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I have two entities:

@Entity
public class Customer  implements java.io.Serializable {
...
    @OneToMany(fetch=FetchType.EAGER, mappedBy="customer")
    private Set<CustomerOrder> customerOrders;
...


@Entity
public class CustomerOrder  implements java.io.Serializable {
....        

    private double cost;

    @ManyToOne
    @JoinColumn(name="CUST_ID")
    public Customer customer;
...

Now in my JPQL, I want to return those customers with their CustomerOrder.cost>1000. For example, there are three customers A, B and C. A has two orders with cost=1000 and 2000 respectively. B has three orders with cost=2000,3000 and 500 respectively. C has one order with cost=500. Now i want to get the three customers: A returns the orders with cost=2000 only; B returns the orders with 2000 and 3000; C returns an empty orders collection.

But the following will always return the full collection:

select c from Customer c, in(c.customerOrders) o where o.cost>1000

How can I do that in JPQL or in Hibernate in particular?

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3 Answers 3

The query posted is equivalent to

select c from Customer c inner join c.customerOrders o where o.cost > 1000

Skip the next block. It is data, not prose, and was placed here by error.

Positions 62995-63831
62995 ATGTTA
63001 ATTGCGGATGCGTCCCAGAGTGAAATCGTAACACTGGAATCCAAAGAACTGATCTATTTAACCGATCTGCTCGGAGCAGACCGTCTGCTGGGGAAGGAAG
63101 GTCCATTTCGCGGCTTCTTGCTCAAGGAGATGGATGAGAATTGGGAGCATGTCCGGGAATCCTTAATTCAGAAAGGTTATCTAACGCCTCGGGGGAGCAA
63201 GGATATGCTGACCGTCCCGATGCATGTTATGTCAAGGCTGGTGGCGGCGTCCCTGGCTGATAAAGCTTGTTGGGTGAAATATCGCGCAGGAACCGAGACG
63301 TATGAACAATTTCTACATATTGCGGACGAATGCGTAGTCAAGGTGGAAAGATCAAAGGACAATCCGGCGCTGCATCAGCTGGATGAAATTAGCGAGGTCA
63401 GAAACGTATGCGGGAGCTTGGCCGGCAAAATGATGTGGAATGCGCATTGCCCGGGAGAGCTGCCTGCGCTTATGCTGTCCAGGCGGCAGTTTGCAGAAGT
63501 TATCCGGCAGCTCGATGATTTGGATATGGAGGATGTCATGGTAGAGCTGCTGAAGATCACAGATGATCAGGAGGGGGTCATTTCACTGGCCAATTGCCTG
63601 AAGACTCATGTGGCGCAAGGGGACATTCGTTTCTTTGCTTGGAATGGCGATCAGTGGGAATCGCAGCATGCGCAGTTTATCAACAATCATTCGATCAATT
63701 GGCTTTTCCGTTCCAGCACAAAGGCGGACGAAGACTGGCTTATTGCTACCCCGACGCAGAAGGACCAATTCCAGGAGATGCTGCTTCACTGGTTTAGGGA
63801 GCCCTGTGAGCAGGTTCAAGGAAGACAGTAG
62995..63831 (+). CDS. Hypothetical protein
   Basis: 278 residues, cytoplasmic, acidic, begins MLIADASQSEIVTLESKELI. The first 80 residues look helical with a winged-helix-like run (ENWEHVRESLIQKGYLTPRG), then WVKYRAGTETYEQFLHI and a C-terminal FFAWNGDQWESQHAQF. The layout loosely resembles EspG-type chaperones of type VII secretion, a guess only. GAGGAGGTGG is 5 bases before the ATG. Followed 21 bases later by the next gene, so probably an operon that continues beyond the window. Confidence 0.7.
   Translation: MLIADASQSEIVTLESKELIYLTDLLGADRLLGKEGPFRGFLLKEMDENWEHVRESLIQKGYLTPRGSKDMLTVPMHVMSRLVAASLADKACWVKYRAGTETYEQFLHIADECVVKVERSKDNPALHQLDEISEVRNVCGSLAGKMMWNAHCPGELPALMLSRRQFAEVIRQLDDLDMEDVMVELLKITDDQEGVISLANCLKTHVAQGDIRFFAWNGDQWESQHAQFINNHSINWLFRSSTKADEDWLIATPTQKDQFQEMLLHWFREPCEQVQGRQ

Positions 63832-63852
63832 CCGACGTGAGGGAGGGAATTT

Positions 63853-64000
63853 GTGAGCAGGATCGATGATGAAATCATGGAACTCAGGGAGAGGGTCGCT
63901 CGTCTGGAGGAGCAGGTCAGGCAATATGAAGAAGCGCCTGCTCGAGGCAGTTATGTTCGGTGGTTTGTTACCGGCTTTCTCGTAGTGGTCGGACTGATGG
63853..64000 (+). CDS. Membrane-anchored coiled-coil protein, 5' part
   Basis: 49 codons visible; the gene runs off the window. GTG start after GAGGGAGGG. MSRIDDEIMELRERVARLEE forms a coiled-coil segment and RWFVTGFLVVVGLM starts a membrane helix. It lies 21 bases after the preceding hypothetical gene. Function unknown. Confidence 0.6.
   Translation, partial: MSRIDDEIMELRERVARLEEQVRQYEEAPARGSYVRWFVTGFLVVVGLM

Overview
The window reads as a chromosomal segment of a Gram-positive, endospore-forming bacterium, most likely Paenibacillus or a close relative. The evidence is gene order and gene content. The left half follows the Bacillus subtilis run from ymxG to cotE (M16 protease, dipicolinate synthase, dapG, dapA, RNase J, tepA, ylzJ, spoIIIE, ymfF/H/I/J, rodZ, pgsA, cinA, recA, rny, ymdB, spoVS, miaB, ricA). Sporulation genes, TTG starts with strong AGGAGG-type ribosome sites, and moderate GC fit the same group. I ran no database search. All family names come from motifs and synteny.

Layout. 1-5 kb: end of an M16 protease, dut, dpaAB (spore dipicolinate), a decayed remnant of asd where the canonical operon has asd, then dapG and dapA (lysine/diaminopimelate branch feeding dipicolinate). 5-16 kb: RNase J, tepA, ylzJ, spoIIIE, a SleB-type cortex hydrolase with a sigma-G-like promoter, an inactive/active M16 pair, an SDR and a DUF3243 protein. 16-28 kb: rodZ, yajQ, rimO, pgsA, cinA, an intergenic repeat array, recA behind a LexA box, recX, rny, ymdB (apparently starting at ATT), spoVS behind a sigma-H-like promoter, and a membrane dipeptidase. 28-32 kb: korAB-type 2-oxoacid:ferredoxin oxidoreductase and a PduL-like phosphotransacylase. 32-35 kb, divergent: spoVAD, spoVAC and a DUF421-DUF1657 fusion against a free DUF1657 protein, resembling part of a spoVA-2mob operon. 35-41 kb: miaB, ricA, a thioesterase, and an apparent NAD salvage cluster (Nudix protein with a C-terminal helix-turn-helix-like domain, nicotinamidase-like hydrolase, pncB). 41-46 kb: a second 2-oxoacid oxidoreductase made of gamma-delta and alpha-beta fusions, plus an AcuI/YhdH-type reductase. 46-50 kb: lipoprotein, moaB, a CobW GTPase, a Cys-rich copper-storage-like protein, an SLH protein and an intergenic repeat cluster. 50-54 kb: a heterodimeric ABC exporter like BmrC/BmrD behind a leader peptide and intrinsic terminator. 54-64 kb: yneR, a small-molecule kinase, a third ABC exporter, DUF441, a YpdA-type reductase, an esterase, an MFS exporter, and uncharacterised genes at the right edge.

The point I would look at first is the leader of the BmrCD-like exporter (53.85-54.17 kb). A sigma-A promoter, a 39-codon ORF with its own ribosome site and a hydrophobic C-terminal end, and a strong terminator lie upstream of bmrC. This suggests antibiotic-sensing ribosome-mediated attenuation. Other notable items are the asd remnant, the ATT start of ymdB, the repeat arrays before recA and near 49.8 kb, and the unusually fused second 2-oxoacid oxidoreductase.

which simply returns all customers that have at least one order with cost greater than 1000.

I would suggest to inverse join and select orders - it's semantically the same but structurally different from your desired result though:

select o from CustomerOrder o where o.cost > 1000

Now, Hibernate has non-JPA feature called Filter that should accomplish exactly what you are looking for - see here: http://www.hibernate.org/hib_docs/reference/en/html/filters.html

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jscoot says it returns all the rows, so your first query may not be equivalent to his query since C has only one order, and its cost is < 1000. –  David Mann Apr 10 '13 at 20:25

Sounds like a bad idea (performance-wise) to have OneToMany-relation there.

But why doesn't this work: select o from CustomerOrder o where o.cost > 1000; then from the result list extract the Customer's?

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Why is it a bad idea? –  Jimmy T. Dec 19 '13 at 22:14

Try this

select c from Customer c join CustomerOrder o with o.cost > 1000

It may return a customer twice if he has two orders having cost > 1000, for which you can do group by

select c from Customer c join CustomerOrder o with o.cost > 1000
group by c
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